“Sn-ff, sn-ff,” he sniffed, thoughtfully closing his eyes as if considering something. “Yes–oil of turpentine.”

Suddenly he opened his eyes, and the blank look of abstraction that had masked his face was broken through by a gleam of comprehension that I knew flashed the truth to him intuitively.

“Turn out that light in the corridor,” he ordered quickly.

Dr. Leslie found and turned the switch. There we were alone, in the now weird little dressing-room, alone with that horribly lovely thing lying there cold and motionless on the little white bed.

Kennedy moved forward in the darkness. Gently, almost as if she were still the living, pulsing, sentient Blanche Blaisdell who had entranced thousands, he opened her mouth.

A cry from O’Connor, who was standing in front of me, followed. “What’s that, those little spots on her tongue and throat? They glow. It is the corpse light!”

Surely enough, there were little luminous spots in her mouth. I had heard somewhere that there is a phosphorescence appearing during decay of organic substances which once gave rise to the ancient superstition of “corpse lights” and the will-o’-the-wisp. It was really due, I knew, to living bacteria. But there surely had been no time for such micro-organisms to develop, even in the almost tropic heat of the Novella. Could she have been poisoned by these phosphorescent bacilli? What was it–a strange new mouth-malady that had attacked this notorious adventuress and woman of luxury?

Leslie had flashed up the light again before Craig spoke. We were all watching him keenly.

“Phosphorus, phosphoric acid, or phosphoric salve,” Craig said slowly, looking eagerly about the room as if in search of something that would explain it. He caught sight of the envelope still lying on the dresser. He picked it up, toyed with it, looked at the top where O’Connor had slit it, then deliberately tore the flap off the back where it had been glued in sealing the letter.

“Put the light out again,” he asked.

Where the thin line of gum was on the back of the flap, in the darkness there glowed the same sort of brightness that we had seen in a speck here and there on Blanche Blaisdell’s lips and in her mouth. The truth flashed over me. Some one had placed the stuff, whatever it was, on the flap of the envelope, knowing that she must touch her lips to it to seal it She had done so, and the deadly poison had entered her mouth.

As the light went up again Kennedy added: “Oil of turpentine removes traces of phosphorus, phosphoric acid, or phosphoric salve, which are insoluble in anything else except ether and absolute alcohol. Some one who knew that tried to eradicate them, but did not wholly succeed. O’Connor, see if you can find either phosphorus, the oil, or the salve anywhere in the shop.”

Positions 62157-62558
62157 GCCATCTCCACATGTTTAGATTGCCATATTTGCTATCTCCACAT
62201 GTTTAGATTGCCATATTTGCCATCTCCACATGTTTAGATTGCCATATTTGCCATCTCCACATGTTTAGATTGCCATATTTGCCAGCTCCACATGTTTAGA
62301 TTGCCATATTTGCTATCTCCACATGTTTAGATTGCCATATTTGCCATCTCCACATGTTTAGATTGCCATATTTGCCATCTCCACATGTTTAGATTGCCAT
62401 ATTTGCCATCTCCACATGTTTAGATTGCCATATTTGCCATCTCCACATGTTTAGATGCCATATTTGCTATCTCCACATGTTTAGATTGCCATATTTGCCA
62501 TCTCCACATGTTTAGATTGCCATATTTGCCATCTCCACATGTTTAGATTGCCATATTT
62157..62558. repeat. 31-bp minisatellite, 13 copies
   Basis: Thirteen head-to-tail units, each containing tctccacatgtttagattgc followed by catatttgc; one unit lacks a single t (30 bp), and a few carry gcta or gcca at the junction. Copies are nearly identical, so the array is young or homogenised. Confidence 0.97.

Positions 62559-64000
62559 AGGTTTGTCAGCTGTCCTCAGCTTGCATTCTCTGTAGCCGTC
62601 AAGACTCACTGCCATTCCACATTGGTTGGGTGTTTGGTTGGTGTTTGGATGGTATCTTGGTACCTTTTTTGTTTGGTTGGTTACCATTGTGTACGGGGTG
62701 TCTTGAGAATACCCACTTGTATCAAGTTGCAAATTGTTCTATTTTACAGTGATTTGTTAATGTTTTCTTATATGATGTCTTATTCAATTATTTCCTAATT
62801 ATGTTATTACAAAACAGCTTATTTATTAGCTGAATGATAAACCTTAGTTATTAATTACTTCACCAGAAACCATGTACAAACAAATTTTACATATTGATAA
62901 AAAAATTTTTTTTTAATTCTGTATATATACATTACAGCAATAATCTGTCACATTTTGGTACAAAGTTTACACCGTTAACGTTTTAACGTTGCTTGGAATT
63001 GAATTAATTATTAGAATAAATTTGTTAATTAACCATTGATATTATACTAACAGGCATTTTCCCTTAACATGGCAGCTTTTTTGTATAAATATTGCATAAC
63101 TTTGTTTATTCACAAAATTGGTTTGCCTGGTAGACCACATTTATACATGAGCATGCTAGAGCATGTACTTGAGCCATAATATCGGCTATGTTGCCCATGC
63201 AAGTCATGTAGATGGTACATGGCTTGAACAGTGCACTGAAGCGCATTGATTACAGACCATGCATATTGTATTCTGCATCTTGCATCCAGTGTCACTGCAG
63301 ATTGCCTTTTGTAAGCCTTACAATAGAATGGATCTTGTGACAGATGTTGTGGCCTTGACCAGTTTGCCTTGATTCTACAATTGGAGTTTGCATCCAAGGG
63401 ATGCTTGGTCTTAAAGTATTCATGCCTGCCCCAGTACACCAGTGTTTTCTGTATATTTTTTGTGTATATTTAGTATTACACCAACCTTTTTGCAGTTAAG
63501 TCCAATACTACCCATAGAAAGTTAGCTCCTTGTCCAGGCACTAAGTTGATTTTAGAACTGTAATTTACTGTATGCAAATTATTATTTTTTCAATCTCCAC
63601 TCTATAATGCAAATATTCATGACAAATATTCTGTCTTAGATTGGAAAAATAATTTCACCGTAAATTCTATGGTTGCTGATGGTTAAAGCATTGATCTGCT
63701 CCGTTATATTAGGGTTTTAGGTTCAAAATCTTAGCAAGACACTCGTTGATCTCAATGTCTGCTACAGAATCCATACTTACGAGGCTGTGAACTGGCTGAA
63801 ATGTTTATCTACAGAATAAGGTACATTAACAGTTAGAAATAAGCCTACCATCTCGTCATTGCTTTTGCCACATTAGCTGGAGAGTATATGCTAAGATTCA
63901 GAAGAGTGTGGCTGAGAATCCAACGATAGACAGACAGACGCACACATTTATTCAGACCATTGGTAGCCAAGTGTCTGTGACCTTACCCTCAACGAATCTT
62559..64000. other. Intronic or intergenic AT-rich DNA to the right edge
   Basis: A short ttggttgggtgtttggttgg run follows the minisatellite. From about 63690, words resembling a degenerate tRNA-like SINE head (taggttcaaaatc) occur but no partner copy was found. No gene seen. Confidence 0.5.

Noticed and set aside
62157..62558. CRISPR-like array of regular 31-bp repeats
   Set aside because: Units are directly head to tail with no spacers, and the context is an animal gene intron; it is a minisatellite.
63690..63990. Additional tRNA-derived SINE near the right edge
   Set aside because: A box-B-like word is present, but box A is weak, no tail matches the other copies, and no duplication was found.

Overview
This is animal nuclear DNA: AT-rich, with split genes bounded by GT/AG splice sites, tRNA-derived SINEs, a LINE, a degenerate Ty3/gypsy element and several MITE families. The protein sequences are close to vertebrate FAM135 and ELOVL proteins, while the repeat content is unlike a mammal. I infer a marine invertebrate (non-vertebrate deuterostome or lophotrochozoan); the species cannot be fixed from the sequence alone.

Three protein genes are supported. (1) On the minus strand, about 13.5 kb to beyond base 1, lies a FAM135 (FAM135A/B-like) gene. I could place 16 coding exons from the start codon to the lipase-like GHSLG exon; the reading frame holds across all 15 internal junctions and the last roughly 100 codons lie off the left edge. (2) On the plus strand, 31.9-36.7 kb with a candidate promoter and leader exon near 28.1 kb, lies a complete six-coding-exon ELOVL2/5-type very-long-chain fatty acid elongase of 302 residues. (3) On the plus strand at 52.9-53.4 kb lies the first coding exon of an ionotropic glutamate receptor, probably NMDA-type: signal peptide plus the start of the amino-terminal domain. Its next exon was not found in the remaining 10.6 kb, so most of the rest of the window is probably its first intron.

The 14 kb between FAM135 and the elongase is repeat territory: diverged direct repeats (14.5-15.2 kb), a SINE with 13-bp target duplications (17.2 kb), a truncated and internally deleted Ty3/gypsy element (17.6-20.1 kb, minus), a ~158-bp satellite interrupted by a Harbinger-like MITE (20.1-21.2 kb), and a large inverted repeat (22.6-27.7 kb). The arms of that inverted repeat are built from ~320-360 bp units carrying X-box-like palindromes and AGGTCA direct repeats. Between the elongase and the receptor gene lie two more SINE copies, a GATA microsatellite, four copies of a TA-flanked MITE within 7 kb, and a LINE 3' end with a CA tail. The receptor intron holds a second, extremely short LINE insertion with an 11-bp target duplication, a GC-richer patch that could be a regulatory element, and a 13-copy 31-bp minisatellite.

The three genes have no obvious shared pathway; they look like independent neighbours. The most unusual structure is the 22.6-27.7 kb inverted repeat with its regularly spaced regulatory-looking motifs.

Then as O’Connor and Leslie hurriedly disappeared he added to me: “Another of those strange coincidences, Walter. You remember the girl at the hospital? ‘Look, don’t you see it? She’s afire. Her lips shine–they shine, they shine!’”

Kennedy was still looking carefully over the room. In a little wicker basket was a newspaper which was open at the page of theatrical news, and as I glanced quickly at it I saw a most laudatory paragraph about her.

Beneath the paper were some torn scraps. Kennedy picked them up and pieced them together. “Dearest Blanche,” they read. “I hope you’re feeling better after that dinner last night. Can you meet me to-night? Write me immediately. Collie.”

He placed the scraps carefully in his wallet. There was nothing more to be done here apparently. As we passed down the corridor we could hear a man apparently raving in good English and bad French. It proved to be Millefleur–or Miller–and his raving was as overdone as that of a third-rate actor. Madame was trying to calm him.

“Henri, Henri, don’t go on so,” she was saying.

“A suicide–in the Novella. It will be in all the papers. We shall be ruined. Oh–oh!”

“Here, can that sob stuff,” broke in one of O’Connor’s officers. “You can tell it all when the chief takes you to headquarters, see?”

Certainly the man made no very favourable impression by his actions. There seemed to be much that was forced about them, that was more incriminating than a stolid silence would have been.

Between them Monsieur and Madame made out, however, to repeat to Kennedy their version of what had happened. It seemed that a note addressed to Miss Blaisdell had been left by some one on the desk in the reception-room. No one knew who left it, but one of the girls had picked it up and delivered it to her in her dressing- room. A moment later she rang her bell and called for one of the girls named Agnes, who was to dress her hair. Agnes was busy, and the actress asked her to get paper, a pen, and ink. At least it seemed that way, for Agnes got them for her. A few minutes later her bell rang again, and Agnes went down, apparently to tell her that she was now ready to dress her hair.